The Regional Comprehensive Economic Partnership  excludes the United States and India in a move that some say strengthens China’s global trade standing. Analysts say the deal also expands the China’s ability to buy agricultural commodities from places besides the U.S.

 

Dusty Spurgeon is proud to be a female farmer. 

The surge in online shopping is helping the U.S. Postal Service stay afloat financially, but the influx of packages is straining rural letter carriers across the country. 

An increase in online orders is projected to help the postal service run until September 2021. Ronnie Stutts, the president of the National Rural Letter Carriers' Association, says while the increase in mail is good, they are facing a worker shortage because a large percentage rural carriers are still on leave. 

Zack Smith pats the snout of a pig that stretches up to greet him from inside the back pen of a mobile barn. On this field, Smith planted alternating sections of corn and pasture, to test an experiment he calls “stock cropping.” 

“This is our answer for putting diversification and multiple species back on the land,” he says. “And we’re going to have a four-ring circus, was my idea, of animals parading through, grazing and laying their manure down.”

A propane tank painted to look like a watermelon sits in front of a produce stand on Highway 150 in Fayette County, Iowa. Its long-time owner, Atrus (Attie) Stepp, who was Black, launched Fayette’s annual Watermelon Days festival in 1976.

“Everybody’s got good things to say about Attie,” said Charles Downs, who runs the stand now.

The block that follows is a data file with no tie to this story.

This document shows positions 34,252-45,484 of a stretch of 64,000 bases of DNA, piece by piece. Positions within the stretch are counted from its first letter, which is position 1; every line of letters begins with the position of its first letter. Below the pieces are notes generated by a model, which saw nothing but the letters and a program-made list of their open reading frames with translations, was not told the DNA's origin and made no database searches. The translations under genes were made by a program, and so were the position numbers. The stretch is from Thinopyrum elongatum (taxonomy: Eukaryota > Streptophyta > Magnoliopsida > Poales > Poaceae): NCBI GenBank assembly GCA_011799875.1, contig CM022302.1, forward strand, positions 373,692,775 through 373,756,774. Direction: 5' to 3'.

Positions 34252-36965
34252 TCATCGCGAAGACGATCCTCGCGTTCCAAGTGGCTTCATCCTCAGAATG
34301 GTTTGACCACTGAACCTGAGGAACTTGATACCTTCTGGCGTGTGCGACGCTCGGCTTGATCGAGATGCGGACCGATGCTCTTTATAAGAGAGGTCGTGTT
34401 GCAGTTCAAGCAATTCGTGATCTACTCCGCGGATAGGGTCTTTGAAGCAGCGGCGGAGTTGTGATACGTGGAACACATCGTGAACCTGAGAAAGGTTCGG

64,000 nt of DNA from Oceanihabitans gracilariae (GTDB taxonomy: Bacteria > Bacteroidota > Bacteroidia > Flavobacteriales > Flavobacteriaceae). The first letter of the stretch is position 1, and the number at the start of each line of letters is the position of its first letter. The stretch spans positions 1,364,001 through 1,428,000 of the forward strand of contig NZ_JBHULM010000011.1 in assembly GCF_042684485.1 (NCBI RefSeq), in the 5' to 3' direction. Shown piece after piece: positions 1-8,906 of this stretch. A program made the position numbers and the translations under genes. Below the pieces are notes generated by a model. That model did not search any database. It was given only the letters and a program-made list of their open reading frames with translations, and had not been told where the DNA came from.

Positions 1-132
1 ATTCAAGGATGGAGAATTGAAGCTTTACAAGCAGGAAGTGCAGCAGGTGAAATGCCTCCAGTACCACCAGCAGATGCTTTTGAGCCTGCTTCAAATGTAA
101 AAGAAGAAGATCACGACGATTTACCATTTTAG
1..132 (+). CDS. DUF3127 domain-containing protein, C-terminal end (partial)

Downs, who is white, bought the stand from Stepp’s daughter, ending the family’s long legacy. 

“Conservatively, I’d say it’s been here 80 years, at least, and it’s probably... maybe a hundred,” Downs said.

Much of the Great Plains is experiencing drought: So far, at least half of Nebraska, Kansas, and Iowa, and Oklahoma are abnormally dry, with large areas experiencing severe drought.

Farmers are wrapping up the harvest in much of the Corn Belt and finally seeing how much they can get out of derecho-damaged fields. The August windstorm slammed 3.6 million acres of corn in Iowa alone, leaving some stalks almost flat on the ground and many others standing with a pronounced tilt.

At the time, agronomists said the angle of damage would influence whether the grain could be harvested and they couldn’t predict how much the injured plants would yield. 

 

On the outskirts of Rantoul, in east-central Illinois, about 100 migrant farmworkers are living at an old hotel in a sleepy part of town.

As workplaces and schools go online to prevent the spread of COVID-19, many people are relying on a strong internet connection. But in some states, less than 50% of rural households have access to broadband, according to data from the Federal Communications Commission. 

First restaurants and school cafeterias closed, then COVID-19 outbreaks at meat-packing plants slowed processing. In the spring, shoppers started seeing signs declaring limits on the amount of fresh meat they could buy in one trip. Prices for some products crept up. 

As the new school year gets underway, some students are in classrooms and others are at home but one thing is now clear: all kids can get free school meals. That’s because the U.S. Department of Agriculture, which oversees the National School Lunch Program, the School Breakfast Program and the Summer Food Service Program, has extended the pandemic provisions it introduced last spring, which include eliminating the requirement that families apply for reduced-fees or free meals.